Each UHC follows a disease-reporting system as recommended by the Ministry of Health and Family Welfare, Government of Bangladesh. In the absence of adequate diagnostic facilities, clinical evaluations of patients conducted by the attending physicians are the mainstay of diagnosis of illness. However, information collected by the system is not very often analyzed for useful purpose. Therefore, very little information is available on the major causes for hospitalizations at the UHCs in Bangladesh for the policy-makers to prioritize the healthcare needs at the upazila level.
In most communications, we have morbidity data that are derived either by a community survey or by a survey on outdoor patients attending the health facilities. In this paper, we have attempted to understand the major causes for hospitalizations in different age-groups and in both male and female in rural health facilities to guide the policy-makers in strengthening and prioritizing healthcare needs at the upazila level that would benefit the rural community in Bangladesh.
MATERIALS AND METHODS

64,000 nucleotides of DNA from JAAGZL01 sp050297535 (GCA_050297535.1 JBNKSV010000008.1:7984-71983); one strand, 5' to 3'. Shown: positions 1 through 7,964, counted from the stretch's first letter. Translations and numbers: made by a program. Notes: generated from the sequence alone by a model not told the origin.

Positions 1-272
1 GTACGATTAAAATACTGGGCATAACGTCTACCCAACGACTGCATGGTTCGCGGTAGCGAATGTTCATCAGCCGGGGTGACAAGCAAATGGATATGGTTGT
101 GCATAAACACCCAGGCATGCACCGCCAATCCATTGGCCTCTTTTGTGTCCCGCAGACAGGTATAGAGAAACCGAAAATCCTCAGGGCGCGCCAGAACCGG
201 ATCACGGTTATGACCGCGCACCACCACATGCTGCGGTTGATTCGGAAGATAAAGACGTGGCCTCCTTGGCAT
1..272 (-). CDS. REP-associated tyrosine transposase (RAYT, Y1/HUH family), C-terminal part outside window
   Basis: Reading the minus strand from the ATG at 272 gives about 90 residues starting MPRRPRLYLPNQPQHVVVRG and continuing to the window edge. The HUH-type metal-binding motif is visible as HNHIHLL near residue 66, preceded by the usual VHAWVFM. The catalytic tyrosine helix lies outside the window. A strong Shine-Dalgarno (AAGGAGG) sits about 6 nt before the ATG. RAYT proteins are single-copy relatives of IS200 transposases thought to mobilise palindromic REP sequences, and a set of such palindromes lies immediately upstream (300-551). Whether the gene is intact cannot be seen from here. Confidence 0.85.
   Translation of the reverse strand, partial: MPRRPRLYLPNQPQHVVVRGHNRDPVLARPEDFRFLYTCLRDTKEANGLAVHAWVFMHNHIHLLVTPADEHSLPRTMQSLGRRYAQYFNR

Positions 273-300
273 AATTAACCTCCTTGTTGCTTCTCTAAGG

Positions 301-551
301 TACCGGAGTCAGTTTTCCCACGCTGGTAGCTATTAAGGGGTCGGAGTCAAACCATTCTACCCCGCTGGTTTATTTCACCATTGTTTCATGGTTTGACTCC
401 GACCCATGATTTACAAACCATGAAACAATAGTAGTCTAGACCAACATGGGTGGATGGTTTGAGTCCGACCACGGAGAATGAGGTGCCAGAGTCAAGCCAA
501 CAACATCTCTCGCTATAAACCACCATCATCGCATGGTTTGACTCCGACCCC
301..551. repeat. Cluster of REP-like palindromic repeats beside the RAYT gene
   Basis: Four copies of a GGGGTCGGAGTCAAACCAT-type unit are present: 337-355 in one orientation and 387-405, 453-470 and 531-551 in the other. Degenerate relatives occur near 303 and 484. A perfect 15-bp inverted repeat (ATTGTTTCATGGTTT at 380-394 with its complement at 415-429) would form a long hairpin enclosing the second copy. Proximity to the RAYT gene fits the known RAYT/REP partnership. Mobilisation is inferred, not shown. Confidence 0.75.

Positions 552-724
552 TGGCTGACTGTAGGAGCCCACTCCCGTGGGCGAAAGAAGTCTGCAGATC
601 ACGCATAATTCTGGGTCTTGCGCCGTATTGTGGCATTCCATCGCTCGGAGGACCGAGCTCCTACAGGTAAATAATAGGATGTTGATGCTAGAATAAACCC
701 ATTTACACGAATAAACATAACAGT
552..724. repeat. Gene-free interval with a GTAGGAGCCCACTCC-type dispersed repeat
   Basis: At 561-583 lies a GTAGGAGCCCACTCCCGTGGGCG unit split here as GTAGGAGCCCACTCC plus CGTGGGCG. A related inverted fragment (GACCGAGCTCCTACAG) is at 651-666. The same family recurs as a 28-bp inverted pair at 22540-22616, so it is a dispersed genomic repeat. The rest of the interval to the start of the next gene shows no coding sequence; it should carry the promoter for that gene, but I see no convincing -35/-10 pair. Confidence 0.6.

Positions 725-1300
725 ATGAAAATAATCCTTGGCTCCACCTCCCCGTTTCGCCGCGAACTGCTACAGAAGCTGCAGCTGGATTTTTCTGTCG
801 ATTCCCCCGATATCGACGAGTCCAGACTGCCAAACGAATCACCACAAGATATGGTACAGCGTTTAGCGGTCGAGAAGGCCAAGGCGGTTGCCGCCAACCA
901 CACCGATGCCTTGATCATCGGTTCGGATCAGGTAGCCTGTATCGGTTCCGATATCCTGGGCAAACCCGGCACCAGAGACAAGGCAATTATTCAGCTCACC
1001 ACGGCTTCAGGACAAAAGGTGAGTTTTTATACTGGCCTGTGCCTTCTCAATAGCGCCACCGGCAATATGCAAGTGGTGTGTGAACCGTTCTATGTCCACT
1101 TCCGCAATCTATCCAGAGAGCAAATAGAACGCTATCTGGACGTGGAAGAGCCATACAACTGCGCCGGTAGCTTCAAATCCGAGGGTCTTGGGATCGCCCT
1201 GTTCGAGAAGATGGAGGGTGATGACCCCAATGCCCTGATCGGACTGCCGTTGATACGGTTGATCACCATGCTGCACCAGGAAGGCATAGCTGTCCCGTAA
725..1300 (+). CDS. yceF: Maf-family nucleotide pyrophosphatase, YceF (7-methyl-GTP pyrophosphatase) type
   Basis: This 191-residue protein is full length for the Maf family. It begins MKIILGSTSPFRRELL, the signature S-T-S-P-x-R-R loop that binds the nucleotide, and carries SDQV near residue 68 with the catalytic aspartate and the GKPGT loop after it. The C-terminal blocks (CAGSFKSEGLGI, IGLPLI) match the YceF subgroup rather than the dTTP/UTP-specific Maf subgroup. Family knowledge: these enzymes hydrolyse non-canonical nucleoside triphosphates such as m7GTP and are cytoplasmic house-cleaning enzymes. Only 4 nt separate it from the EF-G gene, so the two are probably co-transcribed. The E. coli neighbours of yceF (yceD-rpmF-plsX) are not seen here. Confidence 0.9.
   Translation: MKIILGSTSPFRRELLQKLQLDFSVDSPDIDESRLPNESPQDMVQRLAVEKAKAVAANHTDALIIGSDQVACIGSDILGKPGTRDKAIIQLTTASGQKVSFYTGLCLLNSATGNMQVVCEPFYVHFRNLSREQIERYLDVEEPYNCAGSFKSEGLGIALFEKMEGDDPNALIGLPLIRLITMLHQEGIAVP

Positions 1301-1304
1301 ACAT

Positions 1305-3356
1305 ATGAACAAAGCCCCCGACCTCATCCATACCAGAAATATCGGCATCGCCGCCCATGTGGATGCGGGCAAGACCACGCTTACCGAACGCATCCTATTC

During January 1997-December 2001, while conducting cholera surveillance at five UHCs, surveillance physicians from the Epidemic Control Preparedness Unit of ICDDR,B (International Centre for Diarrhoeal Disease Research, Bangladesh) collected data from hospital-registers on all hospitalized patients. The different locations of the upazilas (subdistricts) are shown in Figure 1. Data collected included demographic information and clinical diagnosis made by the attending physician. Data collected were later entered into a microcomputer and validated by double entry and logical checks. The compiled data of categorized causes for hospitalizations presented in this study are essentially similar to those of the disease-reporting system available at the UHC. We followed the age-group classifications that were in use at the UHCs for reporting different illnesses to the district level during the above time period. The differences in the proportion of different causes for hospitalizations between two groups were done by the chi-square test.